How to Count Check Boxes that are checked Yes in an Access 2003 Report

Posted on 2008-11-03
Last Modified: 2013-11-28
I have a table that has 10 different check boxes for various options.  I need to create a report that shows the total number of times each check box is selected.    Some records can have multiple check boxes selected  and other records might not have any check boxes selected.  
(Examples of field names for the check boxes are, patient_reffer_family, patient_reffer_insurance, patient_reffer_friend)

I also want to show a total number of records that have at least one of the available check boxes selected.   I want to use that number to figure out percentages based on the totals from the individual check box totals.

I beleive I need to use the count feature, but I am not sure how to code this properly  If possible, examples of how to use this code would very helpful.
Question by:anctech
  • 5
  • 2
LVL 44

Expert Comment

ID: 22868763
A checkbox has a real value of either -1 or 0

to count by record, using dummy 'short' names

SELECT-(cb1+cb2+cb3+cb4+cb5+cb6+cb7+cb8+cb9+cb10) as CountofCheckboxes FROM myTable:

LVL 44

Expert Comment

ID: 22868776
There should be a space:

SELECT -(cb1+cb2+cb3+cb4+cb5+cb6+cb7+cb8+cb9+cb10) as CountofCheckboxes FROM myTable:

Author Comment

ID: 22869045
Thanks, but you lost me.    That looks like it would count all the checkboxes.  Also, where would that statement go.

How would I make a control directly on the report?
Get up to 2TB FREE CLOUD per backup license!

An exclusive Black Friday offer just for Expert Exchange audience! Buy any of our top-rated backup solutions & get up to 2TB free cloud per system! Perform local & cloud backup in the same step, and restore instantly—anytime, anywhere. Grab this deal now before it disappears!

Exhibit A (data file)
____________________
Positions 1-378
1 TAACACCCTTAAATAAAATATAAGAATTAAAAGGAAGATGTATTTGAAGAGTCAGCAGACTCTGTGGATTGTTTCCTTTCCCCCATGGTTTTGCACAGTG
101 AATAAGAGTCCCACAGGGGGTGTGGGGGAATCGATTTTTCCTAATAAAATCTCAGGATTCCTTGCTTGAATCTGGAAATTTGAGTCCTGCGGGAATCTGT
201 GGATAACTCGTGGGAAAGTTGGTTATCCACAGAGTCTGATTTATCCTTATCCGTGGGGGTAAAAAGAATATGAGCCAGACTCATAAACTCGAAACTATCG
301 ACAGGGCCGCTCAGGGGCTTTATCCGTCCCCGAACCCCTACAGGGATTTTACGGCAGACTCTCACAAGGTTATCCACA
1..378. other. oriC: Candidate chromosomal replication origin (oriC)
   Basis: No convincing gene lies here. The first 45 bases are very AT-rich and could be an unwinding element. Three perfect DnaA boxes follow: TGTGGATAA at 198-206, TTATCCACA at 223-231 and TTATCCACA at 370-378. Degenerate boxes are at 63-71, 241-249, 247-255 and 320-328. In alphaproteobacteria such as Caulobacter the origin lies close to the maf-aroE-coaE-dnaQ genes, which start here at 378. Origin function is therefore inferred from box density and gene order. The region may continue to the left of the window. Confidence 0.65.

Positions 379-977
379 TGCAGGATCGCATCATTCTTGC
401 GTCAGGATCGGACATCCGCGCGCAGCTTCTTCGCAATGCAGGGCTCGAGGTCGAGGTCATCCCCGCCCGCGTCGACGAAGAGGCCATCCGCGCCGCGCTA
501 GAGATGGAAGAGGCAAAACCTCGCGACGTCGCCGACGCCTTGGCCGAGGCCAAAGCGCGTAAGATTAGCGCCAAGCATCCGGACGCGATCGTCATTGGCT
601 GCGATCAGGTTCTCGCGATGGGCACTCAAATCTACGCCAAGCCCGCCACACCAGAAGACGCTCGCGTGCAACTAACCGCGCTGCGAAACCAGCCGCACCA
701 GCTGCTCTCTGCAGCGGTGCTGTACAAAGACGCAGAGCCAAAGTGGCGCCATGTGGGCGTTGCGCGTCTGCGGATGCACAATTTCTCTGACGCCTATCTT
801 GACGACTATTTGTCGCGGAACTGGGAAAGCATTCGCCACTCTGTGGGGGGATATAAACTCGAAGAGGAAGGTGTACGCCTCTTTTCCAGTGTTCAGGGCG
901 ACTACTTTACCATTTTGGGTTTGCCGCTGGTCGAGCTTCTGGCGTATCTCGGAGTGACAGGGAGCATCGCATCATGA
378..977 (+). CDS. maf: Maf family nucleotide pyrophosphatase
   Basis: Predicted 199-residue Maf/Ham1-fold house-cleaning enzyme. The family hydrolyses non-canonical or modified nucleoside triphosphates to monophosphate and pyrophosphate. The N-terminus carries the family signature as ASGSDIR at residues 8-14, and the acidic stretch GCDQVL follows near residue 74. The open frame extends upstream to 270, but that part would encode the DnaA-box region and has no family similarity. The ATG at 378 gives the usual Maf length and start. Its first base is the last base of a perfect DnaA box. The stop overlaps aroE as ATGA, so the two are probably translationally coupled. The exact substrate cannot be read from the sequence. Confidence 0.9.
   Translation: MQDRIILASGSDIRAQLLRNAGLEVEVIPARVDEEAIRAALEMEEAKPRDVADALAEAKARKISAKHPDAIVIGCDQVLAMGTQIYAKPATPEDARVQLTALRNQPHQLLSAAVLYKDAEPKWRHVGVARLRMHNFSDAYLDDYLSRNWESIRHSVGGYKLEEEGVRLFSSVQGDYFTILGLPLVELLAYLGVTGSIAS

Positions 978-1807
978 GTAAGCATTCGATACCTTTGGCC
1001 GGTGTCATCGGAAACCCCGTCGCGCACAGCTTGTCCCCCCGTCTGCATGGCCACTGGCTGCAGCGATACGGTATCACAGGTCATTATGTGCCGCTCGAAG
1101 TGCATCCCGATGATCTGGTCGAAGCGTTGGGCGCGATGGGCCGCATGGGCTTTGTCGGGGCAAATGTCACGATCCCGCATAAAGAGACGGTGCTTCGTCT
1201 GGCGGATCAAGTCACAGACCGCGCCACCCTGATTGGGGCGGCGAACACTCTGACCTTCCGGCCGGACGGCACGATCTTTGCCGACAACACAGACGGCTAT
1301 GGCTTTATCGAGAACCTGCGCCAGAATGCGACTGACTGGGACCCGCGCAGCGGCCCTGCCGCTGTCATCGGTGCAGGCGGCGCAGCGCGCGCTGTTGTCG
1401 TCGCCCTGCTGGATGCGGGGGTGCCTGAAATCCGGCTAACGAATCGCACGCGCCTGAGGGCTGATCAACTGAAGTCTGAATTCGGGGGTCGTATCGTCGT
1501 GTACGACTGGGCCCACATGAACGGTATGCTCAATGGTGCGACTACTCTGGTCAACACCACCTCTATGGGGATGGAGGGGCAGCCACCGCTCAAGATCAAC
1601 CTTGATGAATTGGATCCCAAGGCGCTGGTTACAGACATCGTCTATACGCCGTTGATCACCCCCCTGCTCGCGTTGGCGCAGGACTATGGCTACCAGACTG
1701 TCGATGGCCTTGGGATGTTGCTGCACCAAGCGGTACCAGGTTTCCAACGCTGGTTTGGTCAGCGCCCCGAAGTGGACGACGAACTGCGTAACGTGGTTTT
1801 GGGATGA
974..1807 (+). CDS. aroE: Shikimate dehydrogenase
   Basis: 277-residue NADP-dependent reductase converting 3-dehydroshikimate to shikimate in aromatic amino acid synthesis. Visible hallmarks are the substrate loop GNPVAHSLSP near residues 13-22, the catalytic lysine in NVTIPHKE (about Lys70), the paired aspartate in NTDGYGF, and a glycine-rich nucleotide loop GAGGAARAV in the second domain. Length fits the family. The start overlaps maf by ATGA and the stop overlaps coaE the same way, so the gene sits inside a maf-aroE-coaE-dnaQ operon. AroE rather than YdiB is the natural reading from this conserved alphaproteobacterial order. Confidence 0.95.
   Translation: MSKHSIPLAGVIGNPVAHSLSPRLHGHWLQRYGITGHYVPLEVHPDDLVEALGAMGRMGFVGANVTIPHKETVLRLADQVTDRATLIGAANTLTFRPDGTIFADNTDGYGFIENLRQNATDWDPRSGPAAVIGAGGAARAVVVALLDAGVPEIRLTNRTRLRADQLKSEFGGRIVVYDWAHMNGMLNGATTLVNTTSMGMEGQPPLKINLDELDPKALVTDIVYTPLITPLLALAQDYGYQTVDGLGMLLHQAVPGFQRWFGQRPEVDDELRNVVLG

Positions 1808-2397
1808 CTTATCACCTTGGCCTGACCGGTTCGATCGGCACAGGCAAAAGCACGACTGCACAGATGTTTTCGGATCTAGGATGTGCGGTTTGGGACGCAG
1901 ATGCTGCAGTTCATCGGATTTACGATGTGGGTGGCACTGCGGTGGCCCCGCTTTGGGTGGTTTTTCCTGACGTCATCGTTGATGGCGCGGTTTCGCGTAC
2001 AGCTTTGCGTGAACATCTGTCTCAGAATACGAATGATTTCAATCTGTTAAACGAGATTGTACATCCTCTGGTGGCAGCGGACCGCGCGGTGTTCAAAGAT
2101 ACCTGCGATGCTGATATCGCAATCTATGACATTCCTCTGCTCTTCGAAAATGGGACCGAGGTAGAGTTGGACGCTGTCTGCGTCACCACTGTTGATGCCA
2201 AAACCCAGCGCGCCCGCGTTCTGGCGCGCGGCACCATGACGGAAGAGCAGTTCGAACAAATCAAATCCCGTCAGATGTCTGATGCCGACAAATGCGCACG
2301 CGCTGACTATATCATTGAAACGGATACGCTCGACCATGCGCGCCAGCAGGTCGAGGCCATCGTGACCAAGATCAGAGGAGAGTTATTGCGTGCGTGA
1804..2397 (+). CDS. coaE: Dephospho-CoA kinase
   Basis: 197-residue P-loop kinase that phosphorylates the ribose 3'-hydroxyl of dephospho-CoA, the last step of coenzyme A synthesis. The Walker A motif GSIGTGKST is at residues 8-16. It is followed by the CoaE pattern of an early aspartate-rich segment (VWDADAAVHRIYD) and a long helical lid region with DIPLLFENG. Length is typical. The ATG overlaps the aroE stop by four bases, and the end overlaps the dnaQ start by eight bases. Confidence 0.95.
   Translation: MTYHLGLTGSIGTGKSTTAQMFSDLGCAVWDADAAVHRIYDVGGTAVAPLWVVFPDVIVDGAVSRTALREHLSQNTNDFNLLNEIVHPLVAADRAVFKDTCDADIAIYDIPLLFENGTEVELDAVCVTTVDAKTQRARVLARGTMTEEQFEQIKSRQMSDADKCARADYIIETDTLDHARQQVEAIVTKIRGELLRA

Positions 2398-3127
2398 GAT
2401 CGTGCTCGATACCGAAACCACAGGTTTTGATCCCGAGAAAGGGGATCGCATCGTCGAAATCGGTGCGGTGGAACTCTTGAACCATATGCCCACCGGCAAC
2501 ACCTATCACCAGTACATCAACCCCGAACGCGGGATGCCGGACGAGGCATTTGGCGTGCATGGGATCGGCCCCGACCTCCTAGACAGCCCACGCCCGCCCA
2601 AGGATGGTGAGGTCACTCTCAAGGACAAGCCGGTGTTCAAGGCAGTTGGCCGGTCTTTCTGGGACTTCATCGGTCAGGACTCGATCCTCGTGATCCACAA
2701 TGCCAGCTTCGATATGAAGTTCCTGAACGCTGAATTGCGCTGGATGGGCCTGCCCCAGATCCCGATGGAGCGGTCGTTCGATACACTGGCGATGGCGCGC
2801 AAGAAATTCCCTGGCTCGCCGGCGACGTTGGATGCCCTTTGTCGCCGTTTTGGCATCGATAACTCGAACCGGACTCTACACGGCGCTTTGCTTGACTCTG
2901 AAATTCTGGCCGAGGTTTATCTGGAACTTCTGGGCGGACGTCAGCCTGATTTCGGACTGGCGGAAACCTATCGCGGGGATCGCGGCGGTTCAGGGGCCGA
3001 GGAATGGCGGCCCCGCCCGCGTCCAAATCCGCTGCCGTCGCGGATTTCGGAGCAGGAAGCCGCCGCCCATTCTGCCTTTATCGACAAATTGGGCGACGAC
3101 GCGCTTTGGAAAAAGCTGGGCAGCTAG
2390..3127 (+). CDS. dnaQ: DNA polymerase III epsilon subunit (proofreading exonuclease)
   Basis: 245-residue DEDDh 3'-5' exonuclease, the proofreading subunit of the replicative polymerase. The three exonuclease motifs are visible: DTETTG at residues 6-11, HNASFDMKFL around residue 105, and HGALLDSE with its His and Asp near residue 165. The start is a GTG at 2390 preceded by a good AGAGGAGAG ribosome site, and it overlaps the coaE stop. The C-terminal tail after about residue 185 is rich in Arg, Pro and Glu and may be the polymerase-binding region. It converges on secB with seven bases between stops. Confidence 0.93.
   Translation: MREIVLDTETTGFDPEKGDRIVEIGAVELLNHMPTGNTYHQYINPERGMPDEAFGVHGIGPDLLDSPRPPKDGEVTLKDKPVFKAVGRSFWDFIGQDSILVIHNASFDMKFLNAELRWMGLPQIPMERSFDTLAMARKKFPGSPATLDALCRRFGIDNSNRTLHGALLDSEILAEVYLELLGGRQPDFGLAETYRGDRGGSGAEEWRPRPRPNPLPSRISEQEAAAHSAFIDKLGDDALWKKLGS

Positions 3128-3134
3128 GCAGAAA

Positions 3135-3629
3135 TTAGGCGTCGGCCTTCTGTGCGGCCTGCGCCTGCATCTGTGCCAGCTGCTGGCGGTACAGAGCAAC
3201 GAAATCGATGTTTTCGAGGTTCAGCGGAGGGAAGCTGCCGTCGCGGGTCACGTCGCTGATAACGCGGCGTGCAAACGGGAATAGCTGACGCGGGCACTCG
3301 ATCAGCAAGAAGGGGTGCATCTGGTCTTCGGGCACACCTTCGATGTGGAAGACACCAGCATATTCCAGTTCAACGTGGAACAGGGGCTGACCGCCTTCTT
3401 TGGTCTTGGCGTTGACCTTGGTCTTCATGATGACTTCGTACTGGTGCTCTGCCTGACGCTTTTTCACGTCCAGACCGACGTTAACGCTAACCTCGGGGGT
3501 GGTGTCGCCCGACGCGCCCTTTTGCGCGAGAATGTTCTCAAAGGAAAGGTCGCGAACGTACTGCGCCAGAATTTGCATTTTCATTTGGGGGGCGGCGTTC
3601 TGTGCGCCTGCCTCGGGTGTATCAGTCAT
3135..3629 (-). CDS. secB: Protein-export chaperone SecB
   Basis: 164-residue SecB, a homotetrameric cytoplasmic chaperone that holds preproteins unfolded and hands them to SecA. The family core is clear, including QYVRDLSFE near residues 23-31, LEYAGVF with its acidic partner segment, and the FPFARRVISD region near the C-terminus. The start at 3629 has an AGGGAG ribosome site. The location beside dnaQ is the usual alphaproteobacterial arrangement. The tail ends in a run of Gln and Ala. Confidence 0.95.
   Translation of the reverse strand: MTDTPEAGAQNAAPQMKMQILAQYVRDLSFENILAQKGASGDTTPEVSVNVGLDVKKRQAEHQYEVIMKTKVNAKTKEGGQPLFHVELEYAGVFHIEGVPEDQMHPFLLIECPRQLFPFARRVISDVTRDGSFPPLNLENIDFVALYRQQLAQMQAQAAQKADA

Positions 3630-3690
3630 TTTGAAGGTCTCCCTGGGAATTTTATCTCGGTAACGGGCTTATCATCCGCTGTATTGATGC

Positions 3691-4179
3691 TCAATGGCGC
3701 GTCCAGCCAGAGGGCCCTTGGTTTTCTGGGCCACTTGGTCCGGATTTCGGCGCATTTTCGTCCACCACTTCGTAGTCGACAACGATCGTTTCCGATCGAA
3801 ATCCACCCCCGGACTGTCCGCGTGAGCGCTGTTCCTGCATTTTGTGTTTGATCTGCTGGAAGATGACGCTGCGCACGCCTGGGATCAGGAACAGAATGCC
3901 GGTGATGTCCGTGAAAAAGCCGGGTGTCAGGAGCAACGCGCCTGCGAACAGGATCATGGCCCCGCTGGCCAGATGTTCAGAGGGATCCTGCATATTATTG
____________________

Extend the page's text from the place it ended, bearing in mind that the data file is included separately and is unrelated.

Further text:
LVL 44

Accepted Solution

GRayL earned 500 total points
ID: 22869677
Put it in the control source of a text box, provided the report is bound to the table containing the checkboxes amongst other things:  

= -(cb1+cb2+...+cb10)

Remember, this is reversing the sign of the sum (not count) of the value of all the check boxes, some of which are 0 (False) and some are -1 (True).  You do not want to use the Count() function.  In fact you are not using the Sum() function either - you are simply adding 10 fields, each of which has a value of 0 or -1, and changing the sign of that sum.  Get it?

Author Comment

ID: 22869839
You are one step ahead I think.  I need to get a total for each individual check box first.   After I get that, then I can use your example to get a grand total.

Here is what I tried to get a count of just one single check box field.

I tried this  to get a count for one of the check boxes and it didn't work.
  Sum -([patient_reffer_insurance])

If I use   Sum ([patient_reffer_insurance]) without the - sign, I get a result of -7.00

I need this to be a postive number
LVL 44

Expert Comment

ID: 22870696
You would use -Sum(patient_refer_insurance)  - spelling reffer?  Thanks, glad to help.
LVL 44

Expert Comment

ID: 22870719
Don't like the B though.  Why did you close the question when you still had one?

Featured Post

Is Your Active Directory as Secure as You Think?

More than 75% of all records are compromised because of the loss or theft of a privileged credential. Experts have been exploring Active Directory infrastructure to identify key threats and establish best practices for keeping data safe. Attend this month’s webinar to learn more.

Question has a verified solution.

If you are experiencing a similar issue, please ask a related question

In the previous article, Using a Critera Form to Filter Records (, the form was basically a data container storing user input, which queries and other database objects could read. The form had to remain op…
Describes a method of obtaining an object variable to an already running instance of Microsoft Access so that it can be controlled via automation.
Familiarize people with the process of utilizing SQL Server functions from within Microsoft Access. Microsoft Access is a very powerful client/server development tool. One of the SQL Server objects that you can interact with from within Microsoft Ac…
In Microsoft Access, when working with VBA, learn some techniques for writing readable and easily maintained code.

948 members asked questions and received personalized solutions in the past 7 days.

Join the community of 500,000 technology professionals and ask your questions.

Join & Ask a Question

Need Help in Real-Time?

Connect with top rated Experts

22 Experts available now in Live!

Get 1:1 Help Now